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Cotes-du-Rhone and WSJ

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Cotes-du-Rhone and WSJ

by wrcstl » Fri Oct 13, 2006 11:03 am

We get the WSJ free and since I have no money the only reason to read it is for the wine column on Friday, usually rather lame. Today they tasted and talked about under $20 Cote-du-Rhones. Very interesting with a couple of points that made sense.

1) Top 7 wines were '04 and far surpassed '03
2)Lots of junk being made and nothing worthwhile under $10. This may be a gross generalization but they felt the quality of inexpensive Rhones have gone down in exchange for mass produced swill.
3)'04 J.L.Chave Selection "mon Coeur" was the standout winner for $19.99

I thought the article was well done and will look for the Chave wine. For '04 I would dissagree on the under $10 as I really like the Ch de Segries Cote du Rhone from Kysela and it is only $8.99 in the local market. Anybody read this article and have a take on the comments.
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Re: Cotes-du-Rhone and WSJ

by Bruce K » Fri Oct 13, 2006 11:41 am

I haven't tasted a wide range of cheap CdRs, so I can't really comment on their broad observation, but I have found some producers that IMHO make consistently enjoyable value wines, including Chateau de Segries (as you note), Domaine Grand Veneur (also a Kysela import) and Domaine Viret. I've also enjoyed Santa Duc's Vieilles Vignes bottling.

As for whether the bulk of cheap CdRs out there really have gone down the tubes, I noted that the authors did not speculate on whether that was due to efforts by producers to get high Parker scores or not. Of course, the fact that they tasted a bunch of 2003s probably also contributed to their opinion.
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Re: Cotes-du-Rhone and WSJ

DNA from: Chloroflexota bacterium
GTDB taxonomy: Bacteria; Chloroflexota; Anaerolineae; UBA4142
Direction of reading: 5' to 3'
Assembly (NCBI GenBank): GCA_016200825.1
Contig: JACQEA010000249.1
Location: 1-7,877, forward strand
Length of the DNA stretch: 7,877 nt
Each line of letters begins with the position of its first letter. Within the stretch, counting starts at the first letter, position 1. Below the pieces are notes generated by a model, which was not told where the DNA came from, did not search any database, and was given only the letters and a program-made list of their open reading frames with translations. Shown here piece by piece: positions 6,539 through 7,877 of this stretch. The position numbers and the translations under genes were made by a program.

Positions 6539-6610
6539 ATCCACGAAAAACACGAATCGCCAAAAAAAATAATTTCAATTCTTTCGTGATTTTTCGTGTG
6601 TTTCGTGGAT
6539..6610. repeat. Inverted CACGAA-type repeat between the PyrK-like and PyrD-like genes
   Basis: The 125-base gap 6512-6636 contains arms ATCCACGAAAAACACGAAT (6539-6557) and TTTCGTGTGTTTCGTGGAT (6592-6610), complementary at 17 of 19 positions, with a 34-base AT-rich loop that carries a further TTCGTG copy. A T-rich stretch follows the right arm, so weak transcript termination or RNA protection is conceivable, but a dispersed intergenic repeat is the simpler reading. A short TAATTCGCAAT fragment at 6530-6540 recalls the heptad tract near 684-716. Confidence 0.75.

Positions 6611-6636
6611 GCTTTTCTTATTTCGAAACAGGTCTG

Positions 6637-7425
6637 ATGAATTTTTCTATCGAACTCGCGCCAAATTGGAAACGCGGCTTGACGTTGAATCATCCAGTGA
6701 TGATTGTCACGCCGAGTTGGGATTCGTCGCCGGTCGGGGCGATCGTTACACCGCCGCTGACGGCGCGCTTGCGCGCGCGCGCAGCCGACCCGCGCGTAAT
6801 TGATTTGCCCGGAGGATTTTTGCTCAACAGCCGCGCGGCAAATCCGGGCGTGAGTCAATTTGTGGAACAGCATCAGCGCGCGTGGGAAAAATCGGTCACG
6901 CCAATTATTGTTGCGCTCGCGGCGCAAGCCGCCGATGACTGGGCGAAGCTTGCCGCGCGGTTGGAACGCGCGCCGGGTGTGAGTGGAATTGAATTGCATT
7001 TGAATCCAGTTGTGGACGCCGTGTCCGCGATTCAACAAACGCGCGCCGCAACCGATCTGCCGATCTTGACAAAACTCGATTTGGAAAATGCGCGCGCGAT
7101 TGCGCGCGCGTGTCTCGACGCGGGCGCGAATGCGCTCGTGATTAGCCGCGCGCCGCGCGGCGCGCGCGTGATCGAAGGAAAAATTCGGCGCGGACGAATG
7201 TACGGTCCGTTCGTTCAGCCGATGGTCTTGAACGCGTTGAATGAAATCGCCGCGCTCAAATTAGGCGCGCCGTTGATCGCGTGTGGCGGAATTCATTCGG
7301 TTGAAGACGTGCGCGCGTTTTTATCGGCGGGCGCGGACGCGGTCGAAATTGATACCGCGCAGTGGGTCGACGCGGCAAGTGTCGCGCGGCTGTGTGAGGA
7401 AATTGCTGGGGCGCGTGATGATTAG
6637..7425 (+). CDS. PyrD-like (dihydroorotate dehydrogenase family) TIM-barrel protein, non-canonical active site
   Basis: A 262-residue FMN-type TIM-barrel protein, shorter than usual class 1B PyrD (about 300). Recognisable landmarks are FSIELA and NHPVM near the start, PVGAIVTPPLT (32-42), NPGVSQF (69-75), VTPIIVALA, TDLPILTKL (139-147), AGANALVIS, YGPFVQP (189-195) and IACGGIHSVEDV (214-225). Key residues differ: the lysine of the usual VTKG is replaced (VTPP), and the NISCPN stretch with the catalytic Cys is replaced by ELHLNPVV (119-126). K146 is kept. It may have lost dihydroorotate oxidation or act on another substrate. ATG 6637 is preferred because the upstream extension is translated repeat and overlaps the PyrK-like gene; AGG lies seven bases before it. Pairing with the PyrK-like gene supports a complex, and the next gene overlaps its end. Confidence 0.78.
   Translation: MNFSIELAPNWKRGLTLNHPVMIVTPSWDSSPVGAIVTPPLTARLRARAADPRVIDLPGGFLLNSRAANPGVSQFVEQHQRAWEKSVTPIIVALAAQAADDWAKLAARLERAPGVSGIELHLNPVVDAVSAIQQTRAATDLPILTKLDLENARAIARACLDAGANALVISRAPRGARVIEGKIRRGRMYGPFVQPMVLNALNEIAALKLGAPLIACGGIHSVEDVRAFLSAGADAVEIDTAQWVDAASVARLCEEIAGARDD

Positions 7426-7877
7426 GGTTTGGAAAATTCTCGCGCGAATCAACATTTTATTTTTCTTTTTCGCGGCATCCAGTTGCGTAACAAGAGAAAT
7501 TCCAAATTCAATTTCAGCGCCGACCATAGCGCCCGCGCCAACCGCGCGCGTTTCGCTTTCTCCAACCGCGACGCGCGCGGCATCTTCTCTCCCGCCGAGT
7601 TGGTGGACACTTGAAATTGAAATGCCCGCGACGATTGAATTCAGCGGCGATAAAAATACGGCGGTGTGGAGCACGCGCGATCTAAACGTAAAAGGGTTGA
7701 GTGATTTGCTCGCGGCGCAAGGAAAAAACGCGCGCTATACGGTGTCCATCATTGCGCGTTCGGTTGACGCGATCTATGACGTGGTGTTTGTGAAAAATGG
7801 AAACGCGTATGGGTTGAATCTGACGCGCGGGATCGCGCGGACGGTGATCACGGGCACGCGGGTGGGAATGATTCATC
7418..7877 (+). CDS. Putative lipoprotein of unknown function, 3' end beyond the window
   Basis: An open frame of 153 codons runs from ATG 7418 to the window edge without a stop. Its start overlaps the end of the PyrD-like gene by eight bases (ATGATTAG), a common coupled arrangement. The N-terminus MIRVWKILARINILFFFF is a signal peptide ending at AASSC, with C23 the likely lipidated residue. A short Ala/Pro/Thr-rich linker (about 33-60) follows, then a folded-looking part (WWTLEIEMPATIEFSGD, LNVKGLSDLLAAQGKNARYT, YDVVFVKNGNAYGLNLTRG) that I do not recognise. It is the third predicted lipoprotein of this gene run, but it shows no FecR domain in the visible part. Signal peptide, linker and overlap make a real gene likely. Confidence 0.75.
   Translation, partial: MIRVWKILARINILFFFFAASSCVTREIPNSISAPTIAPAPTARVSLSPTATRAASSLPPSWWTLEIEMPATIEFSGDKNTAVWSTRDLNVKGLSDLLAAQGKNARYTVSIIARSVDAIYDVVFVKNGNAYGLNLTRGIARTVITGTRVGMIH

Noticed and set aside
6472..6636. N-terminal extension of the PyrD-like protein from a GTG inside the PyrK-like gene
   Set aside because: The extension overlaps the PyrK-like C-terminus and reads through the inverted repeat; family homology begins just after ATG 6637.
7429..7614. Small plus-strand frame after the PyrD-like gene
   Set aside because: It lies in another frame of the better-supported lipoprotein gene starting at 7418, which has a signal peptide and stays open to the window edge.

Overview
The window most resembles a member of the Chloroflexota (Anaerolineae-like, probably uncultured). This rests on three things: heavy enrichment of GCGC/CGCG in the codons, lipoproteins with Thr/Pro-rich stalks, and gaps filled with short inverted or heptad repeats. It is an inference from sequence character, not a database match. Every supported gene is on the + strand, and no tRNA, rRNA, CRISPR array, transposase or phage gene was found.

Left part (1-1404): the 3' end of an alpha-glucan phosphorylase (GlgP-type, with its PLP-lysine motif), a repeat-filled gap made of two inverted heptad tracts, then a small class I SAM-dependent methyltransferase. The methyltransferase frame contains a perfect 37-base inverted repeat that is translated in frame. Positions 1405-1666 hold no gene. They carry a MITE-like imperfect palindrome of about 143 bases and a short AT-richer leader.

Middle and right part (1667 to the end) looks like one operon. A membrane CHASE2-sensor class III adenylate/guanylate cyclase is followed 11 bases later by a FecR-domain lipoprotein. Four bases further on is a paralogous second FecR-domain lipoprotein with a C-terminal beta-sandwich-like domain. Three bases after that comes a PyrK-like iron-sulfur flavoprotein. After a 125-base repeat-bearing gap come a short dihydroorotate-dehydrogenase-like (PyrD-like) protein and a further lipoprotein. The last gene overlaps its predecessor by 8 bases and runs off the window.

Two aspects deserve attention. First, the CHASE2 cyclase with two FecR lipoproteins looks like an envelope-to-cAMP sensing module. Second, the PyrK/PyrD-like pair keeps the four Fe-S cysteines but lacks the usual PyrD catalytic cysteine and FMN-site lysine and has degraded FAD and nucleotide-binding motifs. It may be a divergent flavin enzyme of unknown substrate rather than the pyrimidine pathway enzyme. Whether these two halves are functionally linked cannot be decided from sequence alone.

by Oliver McCrum » Fri Oct 13, 2006 3:05 pm

They missed the story, IMO: vintage character can in extreme cases like '03 overtake almost everything else. The whole article could have been re-cast as '2003 mostly awful, 2004 much better.'
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Re: Cotes-du-Rhone and WSJ

by OW Holmes » Fri Oct 13, 2006 3:35 pm

I read the article too.
I haven't purchased a lot of CdR for the last few years, but before that, I bought by the case. I skipped the 02 because it was watery, and the 03 because it was jammy. I picked up 7 or 8 04's to try, am halfway thru, and am going back for none tried so far (including two on the WSJ list). I thought I was just missing the right CdRs, and maybe I am, but I tend to agree with the article. I hope the next 3 or 4 bottles prove me wrong, because this was a main-stay.
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Re: Cotes-du-Rhone and WSJ

by Hoke » Fri Oct 13, 2006 3:47 pm

Hmmm. I got a different take on the article.

I think the authors were making a comment, based on the pull-out highlight that CdRs were "tasting more like 'bad merlot'".

I believe they were trying to make the point that many of the producers---and especially the volume/profit driven producers operating in the "bargain" price range under $10---were simply dumbing down the wines to appeal to a broader market, and thereby changing the essential nature of the wine style. In other words, making CdR, almost literally, "the next Merlot".
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Re: Cotes-du-Rhone and WSJ

by wrcstl » Fri Oct 13, 2006 5:30 pm

Hoke wrote:Hmmm. I got a different take on the article.

I think the authors were making a comment, based on the pull-out highlight that CdRs were "tasting more like 'bad merlot'".

I believe they were trying to make the point that many of the producers---and especially the volume/profit driven producers operating in the "bargain" price range under $10---were simply dumbing down the wines to appeal to a broader market, and thereby changing the essential nature of the wine style. In other words, making CdR, almost literally, "the next Merlot".


Hoke,
That is how I read it. The comment on '03 vs '04 was just that, a comment, and one that is not surprising. I found the #1 rated, Chave, and am opening it tonight with a bunch of wine geeks. Also will open the Vidal-Fuery (sp?) but an '01 not '04. Plan on decanting about 1 hour before serving. Will report on the findings.
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Re: Cotes-du-Rhone and WSJ

by Bob Ross » Fri Oct 13, 2006 5:45 pm